Bossa is turning to agriculture to reduce its usage of dyestuff.
At Bluezone, Jordan Nodarse, a design consultant for Bossa, said the Turkish mill is investigating the future of color cotton starting with a brown to make brown denim, noting that other colors like green and pink can also be achieved.
“Obviously the biggest one that we’re really trying to achieve is blue,” he added.
It took about three years to build up the seeds which are provided by a Turkish supplier. Nodarse said Bossa worked with farmers “probably about five kilometers from the factory and mill” and ultimately guaranteed them a price it would pay for the cotton to get them to try something new.
“It is not easy to get farmers to try something, they’ll tell you that much,” he said.
“Supporting them in this project was great and the interest in this project has been good,” Nodarse said. “And the resource savings on water and dyeing chemicals has been huge. So, you’re going to see a lot more of this coming from Bossa.”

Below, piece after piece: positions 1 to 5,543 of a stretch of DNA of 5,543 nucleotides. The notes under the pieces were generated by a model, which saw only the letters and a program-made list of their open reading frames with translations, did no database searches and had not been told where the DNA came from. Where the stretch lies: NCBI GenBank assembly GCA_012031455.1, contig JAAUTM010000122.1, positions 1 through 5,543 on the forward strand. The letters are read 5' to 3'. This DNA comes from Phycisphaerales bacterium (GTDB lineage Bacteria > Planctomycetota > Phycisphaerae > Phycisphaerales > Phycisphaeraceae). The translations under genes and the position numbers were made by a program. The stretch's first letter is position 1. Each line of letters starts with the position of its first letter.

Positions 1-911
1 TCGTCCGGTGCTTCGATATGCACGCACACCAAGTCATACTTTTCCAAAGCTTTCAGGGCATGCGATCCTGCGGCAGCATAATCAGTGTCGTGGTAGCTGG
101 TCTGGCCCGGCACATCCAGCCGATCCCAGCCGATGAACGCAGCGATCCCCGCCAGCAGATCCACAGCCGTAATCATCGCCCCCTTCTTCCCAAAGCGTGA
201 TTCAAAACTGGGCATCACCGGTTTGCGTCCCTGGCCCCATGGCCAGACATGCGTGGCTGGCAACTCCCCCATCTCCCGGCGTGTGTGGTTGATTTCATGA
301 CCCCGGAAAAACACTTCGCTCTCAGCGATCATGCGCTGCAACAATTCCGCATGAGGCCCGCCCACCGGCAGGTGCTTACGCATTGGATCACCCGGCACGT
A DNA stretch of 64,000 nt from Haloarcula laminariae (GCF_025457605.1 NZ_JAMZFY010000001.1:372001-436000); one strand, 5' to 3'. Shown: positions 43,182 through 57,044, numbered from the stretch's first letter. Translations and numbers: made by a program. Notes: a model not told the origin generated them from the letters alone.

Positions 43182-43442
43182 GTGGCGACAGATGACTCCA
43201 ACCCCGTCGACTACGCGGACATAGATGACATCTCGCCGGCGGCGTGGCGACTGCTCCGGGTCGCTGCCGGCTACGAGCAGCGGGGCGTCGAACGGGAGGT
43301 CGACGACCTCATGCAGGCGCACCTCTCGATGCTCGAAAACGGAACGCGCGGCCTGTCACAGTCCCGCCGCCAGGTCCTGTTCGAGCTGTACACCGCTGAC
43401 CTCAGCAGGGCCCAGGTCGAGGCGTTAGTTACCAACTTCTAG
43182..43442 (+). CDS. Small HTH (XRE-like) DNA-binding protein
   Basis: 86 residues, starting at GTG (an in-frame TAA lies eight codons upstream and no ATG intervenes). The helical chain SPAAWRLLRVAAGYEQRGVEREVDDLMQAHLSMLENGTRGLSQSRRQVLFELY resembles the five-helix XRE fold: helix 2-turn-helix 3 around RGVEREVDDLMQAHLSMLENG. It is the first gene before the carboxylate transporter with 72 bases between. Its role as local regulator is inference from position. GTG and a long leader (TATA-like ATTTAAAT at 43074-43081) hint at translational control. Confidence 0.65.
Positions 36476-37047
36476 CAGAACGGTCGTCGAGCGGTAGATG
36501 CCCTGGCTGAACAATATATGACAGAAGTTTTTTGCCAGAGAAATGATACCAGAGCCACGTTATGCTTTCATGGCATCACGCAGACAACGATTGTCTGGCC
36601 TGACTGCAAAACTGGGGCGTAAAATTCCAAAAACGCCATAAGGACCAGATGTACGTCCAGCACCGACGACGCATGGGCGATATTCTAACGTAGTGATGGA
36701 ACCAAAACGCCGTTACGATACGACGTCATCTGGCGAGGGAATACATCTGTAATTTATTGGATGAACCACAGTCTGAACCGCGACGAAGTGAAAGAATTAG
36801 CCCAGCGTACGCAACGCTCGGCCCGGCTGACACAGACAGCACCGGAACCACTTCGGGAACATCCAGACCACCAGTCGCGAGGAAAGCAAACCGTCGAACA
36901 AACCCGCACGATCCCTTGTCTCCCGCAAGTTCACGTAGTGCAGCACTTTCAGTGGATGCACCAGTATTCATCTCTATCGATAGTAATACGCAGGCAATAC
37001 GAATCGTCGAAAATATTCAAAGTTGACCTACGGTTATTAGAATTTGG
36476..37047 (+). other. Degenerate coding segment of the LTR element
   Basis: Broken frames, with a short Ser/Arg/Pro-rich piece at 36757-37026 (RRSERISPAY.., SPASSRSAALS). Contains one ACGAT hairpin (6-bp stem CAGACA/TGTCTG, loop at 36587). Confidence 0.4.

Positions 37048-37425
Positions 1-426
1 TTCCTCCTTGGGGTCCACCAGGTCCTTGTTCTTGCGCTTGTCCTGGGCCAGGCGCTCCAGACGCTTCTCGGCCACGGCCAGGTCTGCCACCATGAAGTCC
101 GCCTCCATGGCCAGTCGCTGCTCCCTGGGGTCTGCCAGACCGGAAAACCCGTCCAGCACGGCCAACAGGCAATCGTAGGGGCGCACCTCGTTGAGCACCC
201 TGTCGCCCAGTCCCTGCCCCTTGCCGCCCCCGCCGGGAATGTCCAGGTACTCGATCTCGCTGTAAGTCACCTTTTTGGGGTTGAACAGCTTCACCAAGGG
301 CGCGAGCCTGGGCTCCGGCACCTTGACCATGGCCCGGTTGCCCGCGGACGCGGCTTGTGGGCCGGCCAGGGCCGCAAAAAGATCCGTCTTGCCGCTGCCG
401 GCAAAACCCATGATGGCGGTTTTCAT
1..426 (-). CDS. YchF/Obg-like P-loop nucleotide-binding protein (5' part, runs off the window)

Blended fibers as part of denim’s sustainable future were a hot topic at Bluezone panels and seminars.
During a panel about the advancement of preferred fibers, Helen Smits, Recover Fibers chief sustainability officer, described how the company offers blends with organic cotton, conventional cotton and polyester. She added that there is still a strong base of customers that want a cotton hand feel and that it can’t be replicated with a manmade cellulosic fiber.
“We do create blends that cannot be 100 percent recycled but ideally we have 100 percent recycled product that can also be 100 percent cellulosic based. That’s still missing,” she said.
Moderator Lauren Greenwood, the product director of Pentatonic, a circular consultancy, pointed out how the denim industry can be shortsighted by focusing on only products made entirely from organic or regenerative fibers.
“Wouldn’t it be better if we utilize the different features of all these different materials—even getting 20 percent recycled content in all garments rather than a selection that are 100 percent recycled,” she said. “I think the mass effect of this would be transformative.”
In a separate panel, Nodarse echoed the sentiment by encouraging the supply chain to combine chemical recycled fibers with regenerative cotton that’s helping absorb carbon from the atmosphere and for designers to lend their voice in developing these solutions.